What should you do after you fold?
It seems like some players never fold. They always pick up a hand with possibilities and get to the showdown. Their poker sessions are full of excitement because they are involved so much of the time.
For mere mortals who look down at uninspiring off-suit four-gappers as often as not, what can we do to fruitfully pass the time between hands?
Well, there is a poker game going on right before our eyes, remember? It could be an interesting one, with battles between skilled adversaries delivering storylines with subplots to rival the best.
Therefore, the most obvious option is pay attention to the game. If it’s a brick-and-mortar live game, there are tells to discover.
No matter what game, you should take note of how often each player enters a hand, who tends to raise preflop, and who likes to limp. Observe their bet sizing, their timing, and think back on how they played each hand once their cards are revealed at the showdown.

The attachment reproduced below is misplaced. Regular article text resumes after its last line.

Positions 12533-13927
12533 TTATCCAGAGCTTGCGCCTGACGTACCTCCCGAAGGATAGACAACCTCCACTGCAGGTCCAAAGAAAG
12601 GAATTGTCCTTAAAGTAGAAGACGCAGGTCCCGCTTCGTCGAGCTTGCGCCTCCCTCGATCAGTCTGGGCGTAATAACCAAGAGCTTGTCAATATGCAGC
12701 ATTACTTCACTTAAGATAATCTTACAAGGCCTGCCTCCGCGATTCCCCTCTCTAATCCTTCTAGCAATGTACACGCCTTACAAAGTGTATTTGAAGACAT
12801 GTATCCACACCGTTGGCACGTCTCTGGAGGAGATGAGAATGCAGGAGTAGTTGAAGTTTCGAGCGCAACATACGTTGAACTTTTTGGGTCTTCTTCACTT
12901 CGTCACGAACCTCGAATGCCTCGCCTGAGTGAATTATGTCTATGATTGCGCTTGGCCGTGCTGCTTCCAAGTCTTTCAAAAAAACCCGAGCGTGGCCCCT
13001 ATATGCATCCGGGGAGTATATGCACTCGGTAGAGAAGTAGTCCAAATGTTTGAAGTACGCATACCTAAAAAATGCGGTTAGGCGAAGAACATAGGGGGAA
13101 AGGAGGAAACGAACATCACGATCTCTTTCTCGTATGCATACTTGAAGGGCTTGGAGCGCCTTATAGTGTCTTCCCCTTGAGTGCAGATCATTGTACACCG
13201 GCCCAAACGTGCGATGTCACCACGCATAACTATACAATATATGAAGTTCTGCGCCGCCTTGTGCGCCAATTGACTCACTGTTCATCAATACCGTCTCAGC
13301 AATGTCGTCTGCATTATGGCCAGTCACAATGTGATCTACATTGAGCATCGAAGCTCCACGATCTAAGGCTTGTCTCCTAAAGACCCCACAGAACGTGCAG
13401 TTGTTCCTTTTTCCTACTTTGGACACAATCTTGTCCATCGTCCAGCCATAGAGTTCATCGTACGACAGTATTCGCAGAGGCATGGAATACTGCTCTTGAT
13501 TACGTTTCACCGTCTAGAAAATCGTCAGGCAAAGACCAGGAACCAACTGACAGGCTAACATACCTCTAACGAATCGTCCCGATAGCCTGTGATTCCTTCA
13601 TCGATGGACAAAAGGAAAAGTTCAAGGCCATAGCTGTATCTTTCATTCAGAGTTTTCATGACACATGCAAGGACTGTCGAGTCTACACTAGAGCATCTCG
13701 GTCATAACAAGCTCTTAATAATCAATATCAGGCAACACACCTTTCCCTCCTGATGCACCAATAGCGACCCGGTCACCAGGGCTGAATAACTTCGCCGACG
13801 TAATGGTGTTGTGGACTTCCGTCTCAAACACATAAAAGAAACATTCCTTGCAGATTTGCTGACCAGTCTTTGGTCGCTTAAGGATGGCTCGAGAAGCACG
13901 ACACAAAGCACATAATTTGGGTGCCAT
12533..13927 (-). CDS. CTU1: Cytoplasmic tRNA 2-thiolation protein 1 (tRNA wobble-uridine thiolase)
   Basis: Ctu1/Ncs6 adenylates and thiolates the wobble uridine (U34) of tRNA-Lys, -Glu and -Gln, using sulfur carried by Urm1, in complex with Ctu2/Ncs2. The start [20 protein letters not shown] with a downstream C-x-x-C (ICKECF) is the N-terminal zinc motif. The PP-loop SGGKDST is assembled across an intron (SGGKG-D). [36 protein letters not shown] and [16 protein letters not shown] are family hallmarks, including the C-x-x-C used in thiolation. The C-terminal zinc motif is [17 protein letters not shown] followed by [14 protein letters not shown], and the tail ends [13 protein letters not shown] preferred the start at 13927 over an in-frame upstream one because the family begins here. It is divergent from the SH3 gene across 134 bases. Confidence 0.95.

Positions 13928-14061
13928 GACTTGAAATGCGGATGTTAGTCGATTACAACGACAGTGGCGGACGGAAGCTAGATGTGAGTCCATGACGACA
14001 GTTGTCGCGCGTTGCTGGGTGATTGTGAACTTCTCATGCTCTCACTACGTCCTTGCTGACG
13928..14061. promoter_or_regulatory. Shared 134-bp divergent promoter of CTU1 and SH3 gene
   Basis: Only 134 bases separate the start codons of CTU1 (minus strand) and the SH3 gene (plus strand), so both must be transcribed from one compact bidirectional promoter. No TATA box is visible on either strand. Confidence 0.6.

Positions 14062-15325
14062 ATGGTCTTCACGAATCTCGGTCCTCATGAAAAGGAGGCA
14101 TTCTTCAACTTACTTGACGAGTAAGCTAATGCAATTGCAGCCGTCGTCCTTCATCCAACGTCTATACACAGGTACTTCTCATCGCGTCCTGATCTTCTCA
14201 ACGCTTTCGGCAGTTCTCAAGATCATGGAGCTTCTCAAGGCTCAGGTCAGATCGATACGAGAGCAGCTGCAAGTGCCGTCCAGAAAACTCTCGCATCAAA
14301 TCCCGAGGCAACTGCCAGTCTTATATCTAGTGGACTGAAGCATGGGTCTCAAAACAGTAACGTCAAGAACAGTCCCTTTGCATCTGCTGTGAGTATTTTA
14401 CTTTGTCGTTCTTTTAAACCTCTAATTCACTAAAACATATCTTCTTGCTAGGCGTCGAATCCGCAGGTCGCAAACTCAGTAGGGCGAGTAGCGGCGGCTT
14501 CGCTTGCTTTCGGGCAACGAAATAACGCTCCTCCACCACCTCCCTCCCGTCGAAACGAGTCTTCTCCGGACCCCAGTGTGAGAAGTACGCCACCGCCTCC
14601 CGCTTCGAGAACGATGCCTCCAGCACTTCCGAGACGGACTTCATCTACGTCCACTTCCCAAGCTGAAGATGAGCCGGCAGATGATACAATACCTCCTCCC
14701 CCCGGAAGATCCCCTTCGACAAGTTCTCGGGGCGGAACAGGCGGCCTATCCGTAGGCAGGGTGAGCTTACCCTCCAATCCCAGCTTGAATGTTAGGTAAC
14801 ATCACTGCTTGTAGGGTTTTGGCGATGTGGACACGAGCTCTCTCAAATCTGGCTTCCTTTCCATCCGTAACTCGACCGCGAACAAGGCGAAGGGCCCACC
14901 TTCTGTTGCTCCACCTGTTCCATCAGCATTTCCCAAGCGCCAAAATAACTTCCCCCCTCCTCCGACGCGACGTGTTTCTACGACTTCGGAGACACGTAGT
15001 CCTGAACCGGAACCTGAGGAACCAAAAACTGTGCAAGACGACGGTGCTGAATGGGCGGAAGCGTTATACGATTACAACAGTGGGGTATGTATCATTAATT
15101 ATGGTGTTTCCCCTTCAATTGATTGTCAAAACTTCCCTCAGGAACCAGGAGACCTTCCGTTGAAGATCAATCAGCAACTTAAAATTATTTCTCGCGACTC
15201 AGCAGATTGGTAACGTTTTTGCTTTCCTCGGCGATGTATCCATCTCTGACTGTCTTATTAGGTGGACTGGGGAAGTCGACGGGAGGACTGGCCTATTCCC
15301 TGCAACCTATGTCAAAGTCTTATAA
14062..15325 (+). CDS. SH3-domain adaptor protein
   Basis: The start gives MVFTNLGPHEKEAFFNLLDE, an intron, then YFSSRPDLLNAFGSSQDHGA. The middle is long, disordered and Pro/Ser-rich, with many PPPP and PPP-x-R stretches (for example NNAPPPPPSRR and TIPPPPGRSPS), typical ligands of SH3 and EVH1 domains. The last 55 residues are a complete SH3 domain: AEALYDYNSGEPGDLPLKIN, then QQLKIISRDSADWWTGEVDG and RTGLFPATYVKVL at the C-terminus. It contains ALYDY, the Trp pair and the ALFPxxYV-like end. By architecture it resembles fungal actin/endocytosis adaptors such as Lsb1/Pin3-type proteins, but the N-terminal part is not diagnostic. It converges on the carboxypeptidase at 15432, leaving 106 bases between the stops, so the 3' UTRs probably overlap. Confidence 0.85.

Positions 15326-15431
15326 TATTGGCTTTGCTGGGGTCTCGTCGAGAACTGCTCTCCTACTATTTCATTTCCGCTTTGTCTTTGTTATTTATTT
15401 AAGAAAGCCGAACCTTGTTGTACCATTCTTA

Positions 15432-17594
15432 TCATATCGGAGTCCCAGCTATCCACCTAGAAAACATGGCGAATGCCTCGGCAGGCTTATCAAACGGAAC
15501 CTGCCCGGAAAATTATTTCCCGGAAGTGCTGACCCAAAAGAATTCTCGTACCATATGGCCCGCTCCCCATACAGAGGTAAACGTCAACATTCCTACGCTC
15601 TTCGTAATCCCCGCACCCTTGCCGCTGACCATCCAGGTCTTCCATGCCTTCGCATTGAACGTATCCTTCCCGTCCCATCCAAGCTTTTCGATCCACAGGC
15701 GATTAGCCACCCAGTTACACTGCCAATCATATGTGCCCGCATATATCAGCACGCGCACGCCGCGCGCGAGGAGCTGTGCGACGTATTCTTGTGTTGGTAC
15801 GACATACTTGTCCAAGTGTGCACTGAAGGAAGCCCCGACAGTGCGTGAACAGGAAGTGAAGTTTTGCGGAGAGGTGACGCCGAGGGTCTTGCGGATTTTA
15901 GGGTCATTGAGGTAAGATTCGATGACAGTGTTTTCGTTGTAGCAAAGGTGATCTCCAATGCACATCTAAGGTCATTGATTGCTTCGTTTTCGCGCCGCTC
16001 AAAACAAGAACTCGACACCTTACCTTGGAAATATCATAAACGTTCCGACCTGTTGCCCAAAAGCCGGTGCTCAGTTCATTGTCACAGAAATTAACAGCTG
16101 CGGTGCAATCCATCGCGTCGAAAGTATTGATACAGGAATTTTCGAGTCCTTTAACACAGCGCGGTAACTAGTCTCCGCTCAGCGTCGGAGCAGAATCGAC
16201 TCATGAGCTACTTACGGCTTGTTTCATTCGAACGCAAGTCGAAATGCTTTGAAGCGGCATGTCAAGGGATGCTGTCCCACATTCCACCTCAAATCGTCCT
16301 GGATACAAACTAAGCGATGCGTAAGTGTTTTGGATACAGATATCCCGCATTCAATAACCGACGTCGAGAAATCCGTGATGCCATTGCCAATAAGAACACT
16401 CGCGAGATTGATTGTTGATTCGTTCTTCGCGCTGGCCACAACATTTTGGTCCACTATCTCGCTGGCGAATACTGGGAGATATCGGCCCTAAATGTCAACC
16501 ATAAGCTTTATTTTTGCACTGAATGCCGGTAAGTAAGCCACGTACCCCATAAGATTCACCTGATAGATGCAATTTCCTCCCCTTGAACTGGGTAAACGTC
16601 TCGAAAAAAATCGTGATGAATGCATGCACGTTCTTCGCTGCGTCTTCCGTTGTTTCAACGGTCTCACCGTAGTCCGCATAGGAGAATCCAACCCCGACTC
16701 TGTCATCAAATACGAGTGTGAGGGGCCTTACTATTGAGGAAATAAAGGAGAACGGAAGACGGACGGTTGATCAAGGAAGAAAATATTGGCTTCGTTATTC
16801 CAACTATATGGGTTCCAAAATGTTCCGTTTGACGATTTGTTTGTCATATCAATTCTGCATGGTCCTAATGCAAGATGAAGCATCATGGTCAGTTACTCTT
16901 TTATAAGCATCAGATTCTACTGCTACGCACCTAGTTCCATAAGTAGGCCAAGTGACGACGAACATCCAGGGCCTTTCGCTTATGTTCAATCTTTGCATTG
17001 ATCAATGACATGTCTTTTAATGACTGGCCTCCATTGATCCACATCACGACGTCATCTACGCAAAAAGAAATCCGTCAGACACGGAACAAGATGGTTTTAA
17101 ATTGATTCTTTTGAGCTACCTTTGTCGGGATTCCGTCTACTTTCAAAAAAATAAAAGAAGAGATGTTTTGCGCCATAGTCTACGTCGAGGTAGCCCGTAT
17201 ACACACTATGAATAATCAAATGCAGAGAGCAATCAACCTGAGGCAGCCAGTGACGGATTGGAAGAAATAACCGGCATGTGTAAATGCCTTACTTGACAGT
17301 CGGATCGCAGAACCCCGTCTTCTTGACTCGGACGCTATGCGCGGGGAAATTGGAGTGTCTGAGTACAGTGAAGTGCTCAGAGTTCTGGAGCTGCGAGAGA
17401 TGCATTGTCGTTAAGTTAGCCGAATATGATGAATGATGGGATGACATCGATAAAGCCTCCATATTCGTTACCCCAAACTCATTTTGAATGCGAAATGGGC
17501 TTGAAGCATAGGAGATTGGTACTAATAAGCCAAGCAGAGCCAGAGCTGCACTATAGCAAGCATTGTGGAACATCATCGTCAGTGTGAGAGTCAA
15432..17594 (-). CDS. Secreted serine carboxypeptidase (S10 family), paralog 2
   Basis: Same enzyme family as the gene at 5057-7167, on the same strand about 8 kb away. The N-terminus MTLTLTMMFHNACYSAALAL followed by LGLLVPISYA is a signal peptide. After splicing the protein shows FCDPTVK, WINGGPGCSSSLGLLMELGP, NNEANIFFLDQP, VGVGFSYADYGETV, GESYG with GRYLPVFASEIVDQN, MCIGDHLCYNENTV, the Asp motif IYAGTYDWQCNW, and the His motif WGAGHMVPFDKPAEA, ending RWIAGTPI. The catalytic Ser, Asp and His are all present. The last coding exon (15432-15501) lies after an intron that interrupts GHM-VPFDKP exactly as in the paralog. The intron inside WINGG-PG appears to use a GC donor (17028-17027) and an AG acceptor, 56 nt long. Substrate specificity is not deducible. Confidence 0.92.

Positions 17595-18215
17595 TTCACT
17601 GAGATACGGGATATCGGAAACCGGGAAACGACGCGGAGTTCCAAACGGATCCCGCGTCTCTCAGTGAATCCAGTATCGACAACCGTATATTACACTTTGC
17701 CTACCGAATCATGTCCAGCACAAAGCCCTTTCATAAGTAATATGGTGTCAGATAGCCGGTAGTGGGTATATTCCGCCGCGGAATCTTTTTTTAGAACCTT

You can also reflect on your own play.
- If you’re online, replay some previous hands to make sure you took in the significant details. Make a note of hand IDs for later review.
- What are your expectations for the rest of the current session?
- If you are in a tournament, you should think about whether you intend to place high, or whether it looks like scrambling into the lower prizes is your only hope.
- If you are in a ring game, you should think about the quality of the game. Maybe even think about changing seats or topping up chips if you don’t already have the table maximum in play.
- You should follow the hand in progress and try to put players on a hand to see if their cards are what you expected, according to their play.
For new players, some things you should avoid doing are:
- Reacting to cards which are dealt to the board, so as to give away what you folded.
- Advising other players how they should be playing when facing a difficult decision.
- Making general comments about the speed of the game or other players style of play.